Kamloops council gives nod to KamPlan

KamPlan plays a role in everything from transportation to infrastructure and parks to housing because all bylaws and work undertaken by the city must be consistent with the official community plan

The city has a new blueprint for the future.

The City of Kamloops has updated its official community plan to guide the next two decades of growth as KamPlan was officially approved on Tuesday night.

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“In the six years that I have been around this table, we have been discussing KamPlan,” Kamloops Mayor Ken Christian said. “I think that the few of us who are in this room tonight have witnessed, I think, a culmination in a process that has involved hundreds and hundreds of citizens in Kamloops.”

KamPlan plays a role in everything from transportation to infrastructure and parks to housing because all bylaws and work undertaken by the city must be consistent with the official community plan.

“It is the city’s guiding document for managing decisions related to planning and land-use development within the jurisdiction of the city,” City of Kamloops community planning supervisor Jason Locke said.

While councillors Arjun Singh and Pat Wallace were absent, the remaining council members

voted unanimously to approve updates to the legal document in anticipation of the city approaching a population of 120,000 by 2039. The population now sits at about 90,000 and the city anticipates a growth rate of 1.25 per cent annually to reach that mark.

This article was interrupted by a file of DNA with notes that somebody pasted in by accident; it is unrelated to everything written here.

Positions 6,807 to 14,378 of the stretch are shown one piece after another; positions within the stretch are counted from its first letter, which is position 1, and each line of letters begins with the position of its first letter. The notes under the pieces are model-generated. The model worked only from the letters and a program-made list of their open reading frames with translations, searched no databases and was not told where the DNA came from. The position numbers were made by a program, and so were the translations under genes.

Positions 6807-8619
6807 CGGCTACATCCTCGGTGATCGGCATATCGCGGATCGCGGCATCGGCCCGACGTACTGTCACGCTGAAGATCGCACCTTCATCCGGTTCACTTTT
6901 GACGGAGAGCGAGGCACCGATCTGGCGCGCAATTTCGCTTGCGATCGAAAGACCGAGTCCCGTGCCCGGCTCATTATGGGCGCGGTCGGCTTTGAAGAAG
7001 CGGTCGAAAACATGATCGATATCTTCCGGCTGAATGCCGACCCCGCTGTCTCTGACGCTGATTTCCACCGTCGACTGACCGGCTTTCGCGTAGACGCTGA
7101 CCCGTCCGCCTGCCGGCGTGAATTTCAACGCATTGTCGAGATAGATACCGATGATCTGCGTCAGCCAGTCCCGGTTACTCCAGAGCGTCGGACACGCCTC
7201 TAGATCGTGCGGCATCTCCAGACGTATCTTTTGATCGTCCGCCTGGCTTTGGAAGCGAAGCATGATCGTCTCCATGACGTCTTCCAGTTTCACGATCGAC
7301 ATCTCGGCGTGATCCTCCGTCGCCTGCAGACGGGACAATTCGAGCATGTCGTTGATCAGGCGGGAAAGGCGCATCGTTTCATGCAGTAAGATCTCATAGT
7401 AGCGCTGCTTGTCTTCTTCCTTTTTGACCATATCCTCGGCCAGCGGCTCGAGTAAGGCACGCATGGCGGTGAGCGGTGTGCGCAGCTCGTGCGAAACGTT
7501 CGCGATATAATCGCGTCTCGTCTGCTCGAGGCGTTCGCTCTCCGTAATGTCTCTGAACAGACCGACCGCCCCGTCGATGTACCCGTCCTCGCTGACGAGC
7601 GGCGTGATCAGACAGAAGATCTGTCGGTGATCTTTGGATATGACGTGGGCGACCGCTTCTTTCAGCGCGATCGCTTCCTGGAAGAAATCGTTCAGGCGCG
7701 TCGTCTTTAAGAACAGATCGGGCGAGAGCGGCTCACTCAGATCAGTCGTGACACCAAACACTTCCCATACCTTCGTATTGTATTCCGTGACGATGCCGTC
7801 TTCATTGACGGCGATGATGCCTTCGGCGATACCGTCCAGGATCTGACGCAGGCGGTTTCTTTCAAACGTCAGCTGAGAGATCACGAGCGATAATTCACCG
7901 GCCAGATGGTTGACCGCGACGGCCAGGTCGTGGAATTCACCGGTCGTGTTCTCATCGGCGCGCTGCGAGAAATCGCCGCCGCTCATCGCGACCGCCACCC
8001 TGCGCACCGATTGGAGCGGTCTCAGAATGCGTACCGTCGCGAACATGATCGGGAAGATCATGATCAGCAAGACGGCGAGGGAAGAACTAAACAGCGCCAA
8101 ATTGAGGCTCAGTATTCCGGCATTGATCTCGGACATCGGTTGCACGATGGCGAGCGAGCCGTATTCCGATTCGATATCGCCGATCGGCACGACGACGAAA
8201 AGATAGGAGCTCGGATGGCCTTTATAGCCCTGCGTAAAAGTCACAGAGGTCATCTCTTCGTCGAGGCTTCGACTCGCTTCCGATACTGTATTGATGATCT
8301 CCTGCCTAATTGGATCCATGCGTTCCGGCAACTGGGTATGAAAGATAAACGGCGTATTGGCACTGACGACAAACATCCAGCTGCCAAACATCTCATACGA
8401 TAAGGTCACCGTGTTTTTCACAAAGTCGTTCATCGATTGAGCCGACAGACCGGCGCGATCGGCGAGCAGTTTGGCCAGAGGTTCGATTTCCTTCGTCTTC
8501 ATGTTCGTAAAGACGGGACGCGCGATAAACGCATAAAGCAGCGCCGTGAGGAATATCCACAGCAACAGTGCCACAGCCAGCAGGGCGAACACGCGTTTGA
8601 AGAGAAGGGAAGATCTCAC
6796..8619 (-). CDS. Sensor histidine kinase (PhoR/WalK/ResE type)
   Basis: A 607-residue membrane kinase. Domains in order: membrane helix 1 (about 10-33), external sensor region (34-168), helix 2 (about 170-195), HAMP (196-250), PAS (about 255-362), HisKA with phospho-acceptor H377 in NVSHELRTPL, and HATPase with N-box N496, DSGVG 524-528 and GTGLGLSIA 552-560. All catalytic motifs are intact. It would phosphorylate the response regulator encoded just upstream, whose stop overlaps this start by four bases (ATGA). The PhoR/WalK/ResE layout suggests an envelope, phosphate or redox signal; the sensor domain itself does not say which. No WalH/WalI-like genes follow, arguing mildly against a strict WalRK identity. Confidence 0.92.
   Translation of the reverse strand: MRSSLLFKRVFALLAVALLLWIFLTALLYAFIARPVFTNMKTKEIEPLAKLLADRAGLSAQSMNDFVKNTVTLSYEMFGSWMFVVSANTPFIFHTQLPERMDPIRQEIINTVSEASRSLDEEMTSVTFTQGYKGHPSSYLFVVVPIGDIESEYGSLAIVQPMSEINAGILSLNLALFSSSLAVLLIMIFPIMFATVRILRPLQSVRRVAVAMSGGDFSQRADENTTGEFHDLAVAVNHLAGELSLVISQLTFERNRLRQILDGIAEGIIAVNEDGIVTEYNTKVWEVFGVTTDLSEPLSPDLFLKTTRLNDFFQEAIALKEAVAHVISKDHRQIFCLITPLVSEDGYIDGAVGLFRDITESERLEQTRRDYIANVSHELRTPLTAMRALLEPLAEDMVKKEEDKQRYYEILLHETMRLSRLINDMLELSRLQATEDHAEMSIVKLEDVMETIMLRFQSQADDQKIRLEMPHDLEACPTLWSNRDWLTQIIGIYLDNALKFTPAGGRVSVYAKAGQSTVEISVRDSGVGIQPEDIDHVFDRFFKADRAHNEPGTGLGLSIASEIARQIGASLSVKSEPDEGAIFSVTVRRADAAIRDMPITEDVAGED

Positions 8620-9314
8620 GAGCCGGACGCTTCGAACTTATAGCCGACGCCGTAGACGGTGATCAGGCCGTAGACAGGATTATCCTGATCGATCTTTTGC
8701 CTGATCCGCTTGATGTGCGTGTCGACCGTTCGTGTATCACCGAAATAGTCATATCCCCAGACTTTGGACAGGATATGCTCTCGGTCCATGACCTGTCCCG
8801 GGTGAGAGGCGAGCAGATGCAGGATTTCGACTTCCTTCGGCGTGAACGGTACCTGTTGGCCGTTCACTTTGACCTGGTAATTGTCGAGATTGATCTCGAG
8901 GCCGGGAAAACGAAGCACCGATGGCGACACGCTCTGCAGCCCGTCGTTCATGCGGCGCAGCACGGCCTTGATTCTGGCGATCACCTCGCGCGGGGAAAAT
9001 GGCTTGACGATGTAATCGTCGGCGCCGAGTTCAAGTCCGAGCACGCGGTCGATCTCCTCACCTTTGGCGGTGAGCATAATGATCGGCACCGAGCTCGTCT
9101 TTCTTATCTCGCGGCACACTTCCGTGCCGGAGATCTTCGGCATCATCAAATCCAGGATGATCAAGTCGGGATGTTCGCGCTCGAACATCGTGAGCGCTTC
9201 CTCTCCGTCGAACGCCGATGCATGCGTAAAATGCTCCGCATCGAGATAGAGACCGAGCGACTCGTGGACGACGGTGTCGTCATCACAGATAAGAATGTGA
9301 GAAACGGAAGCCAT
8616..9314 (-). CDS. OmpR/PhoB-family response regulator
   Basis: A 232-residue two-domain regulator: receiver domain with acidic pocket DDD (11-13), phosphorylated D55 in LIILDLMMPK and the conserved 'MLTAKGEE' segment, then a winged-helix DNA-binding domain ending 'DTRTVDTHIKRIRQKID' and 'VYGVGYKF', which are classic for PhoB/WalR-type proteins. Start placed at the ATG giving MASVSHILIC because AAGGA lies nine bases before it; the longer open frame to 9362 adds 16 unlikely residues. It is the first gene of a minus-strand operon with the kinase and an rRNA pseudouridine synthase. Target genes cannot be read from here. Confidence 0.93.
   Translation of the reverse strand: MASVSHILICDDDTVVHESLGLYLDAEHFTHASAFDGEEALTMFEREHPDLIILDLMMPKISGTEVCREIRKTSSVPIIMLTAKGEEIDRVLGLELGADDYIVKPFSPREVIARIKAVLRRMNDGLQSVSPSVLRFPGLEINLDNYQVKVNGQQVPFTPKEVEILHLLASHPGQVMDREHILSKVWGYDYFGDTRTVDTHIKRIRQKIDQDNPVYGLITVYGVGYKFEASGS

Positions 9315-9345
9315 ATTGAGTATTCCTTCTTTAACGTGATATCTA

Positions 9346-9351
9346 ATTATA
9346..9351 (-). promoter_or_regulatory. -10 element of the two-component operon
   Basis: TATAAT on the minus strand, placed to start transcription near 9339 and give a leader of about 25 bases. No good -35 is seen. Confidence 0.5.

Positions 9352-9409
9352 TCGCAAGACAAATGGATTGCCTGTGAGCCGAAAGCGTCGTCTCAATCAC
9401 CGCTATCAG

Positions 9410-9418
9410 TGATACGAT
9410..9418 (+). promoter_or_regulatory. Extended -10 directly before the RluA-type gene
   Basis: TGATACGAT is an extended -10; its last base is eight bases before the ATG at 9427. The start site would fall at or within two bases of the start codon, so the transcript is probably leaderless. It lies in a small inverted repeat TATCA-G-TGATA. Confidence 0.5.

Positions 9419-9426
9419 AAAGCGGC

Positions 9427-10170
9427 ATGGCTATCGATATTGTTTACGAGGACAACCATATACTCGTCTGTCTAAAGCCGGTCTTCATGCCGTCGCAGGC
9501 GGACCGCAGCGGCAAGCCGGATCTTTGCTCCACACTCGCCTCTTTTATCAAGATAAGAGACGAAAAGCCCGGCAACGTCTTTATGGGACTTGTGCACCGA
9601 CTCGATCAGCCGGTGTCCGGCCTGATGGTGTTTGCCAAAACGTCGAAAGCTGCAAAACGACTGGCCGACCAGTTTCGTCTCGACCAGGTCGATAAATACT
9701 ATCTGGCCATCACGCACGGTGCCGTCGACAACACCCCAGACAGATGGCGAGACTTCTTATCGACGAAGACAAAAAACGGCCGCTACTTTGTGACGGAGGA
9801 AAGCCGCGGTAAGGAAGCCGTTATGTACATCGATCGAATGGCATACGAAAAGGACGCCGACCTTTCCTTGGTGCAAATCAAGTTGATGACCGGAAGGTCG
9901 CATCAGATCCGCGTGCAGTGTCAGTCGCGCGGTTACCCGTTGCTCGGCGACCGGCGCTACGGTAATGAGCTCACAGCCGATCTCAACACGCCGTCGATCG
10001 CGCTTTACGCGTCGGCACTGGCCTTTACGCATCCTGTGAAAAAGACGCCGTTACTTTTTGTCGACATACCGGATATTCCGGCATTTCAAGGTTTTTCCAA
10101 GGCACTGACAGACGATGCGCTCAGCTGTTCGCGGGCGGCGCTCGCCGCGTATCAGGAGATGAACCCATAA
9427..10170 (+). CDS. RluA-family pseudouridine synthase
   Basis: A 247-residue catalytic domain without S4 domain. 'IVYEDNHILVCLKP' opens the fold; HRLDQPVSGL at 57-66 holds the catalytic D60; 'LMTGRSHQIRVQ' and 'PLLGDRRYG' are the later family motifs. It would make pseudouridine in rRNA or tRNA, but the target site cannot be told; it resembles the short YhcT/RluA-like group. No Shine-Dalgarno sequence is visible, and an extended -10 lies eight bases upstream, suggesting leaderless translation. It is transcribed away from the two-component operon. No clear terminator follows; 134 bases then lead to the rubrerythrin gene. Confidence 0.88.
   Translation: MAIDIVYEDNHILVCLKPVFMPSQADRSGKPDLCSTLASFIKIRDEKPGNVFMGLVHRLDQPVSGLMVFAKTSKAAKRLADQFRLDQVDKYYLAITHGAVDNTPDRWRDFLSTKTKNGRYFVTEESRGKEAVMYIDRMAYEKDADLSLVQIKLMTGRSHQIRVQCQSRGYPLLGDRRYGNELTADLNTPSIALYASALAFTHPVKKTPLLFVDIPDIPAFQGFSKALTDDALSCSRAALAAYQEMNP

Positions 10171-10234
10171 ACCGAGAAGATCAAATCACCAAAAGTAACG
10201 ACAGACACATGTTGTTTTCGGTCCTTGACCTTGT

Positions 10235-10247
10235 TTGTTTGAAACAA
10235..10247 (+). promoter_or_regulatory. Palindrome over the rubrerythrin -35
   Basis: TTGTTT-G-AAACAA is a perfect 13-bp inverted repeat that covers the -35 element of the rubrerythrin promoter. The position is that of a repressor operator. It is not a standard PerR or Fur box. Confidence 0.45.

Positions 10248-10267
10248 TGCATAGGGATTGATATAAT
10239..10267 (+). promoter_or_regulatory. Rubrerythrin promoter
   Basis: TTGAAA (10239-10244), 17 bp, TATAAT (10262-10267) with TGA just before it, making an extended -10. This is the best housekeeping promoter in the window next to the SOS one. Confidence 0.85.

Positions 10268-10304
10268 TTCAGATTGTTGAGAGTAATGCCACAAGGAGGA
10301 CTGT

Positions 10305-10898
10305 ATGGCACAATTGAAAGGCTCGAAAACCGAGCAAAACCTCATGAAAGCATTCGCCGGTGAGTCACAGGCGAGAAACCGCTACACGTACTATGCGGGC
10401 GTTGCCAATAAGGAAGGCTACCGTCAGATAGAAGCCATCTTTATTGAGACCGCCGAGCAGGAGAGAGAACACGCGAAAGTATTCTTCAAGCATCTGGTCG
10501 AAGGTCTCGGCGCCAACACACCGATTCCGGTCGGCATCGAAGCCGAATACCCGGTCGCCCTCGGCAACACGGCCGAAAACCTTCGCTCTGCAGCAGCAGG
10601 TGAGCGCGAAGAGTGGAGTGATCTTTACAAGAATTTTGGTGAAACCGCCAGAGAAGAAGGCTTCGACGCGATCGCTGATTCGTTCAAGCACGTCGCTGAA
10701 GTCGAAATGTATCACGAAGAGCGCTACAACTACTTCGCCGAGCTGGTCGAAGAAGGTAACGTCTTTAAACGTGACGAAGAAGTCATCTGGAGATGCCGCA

“As we continue to grow, we need to ensure that we are growing sustainably,” Locke said.

KamPlan promotes densification in core areas of the city, transportation connectivity to reduce single-occupancy trips and diverse housing options to support the needs of all residents.

KamPlan has not had a major update since 2004. A team of city planners has been working on the review and update since 2014. 

“That wasn’t the intention,” Locke said.

He came on board in 2016, jumping into the process in its second phase.

“It was more sort of resourcing issues. When I arrived, I was dedicated. That was my task was getting this done. This past year, we’d hoped to come a little earlier but then the byelection happened.”

The city spoke with the public, interested parties and Tk’emlups te Secwepemc in various ways, including round-table discussions, surveys, pop-up information booths and OCPizza nights.

“People were super engaged, happy with the types of engagement we were doing,” Locke said.

Public feedback indicated desire for: walkable neighbourhoods, vibrant and attractive neighbourhoods, reducing fossil fuels and greenhouse gas emissions, increased transit frequency and routes, water conservation, a co-ordinated response to homelessness, diversity of housing options, well-lit trails, support for art galleries and heritage resources, improved emergency response times and frequency of foot patrols in Riverside Park, growth of clean energy, revitalized and redeveloped mall areas and ongoing opportunities for public input.

Locke said KamPlan will be monitored and evaluated, with annual reports on progress. An implementation strategy will come to council in the next month.

“It is, I think, a significant milestone in the history of our city that we have updated this important document that gives us a foot upon which to build into the future,” Christian said.

Read the full report online here.

© Kamloops This Week

 


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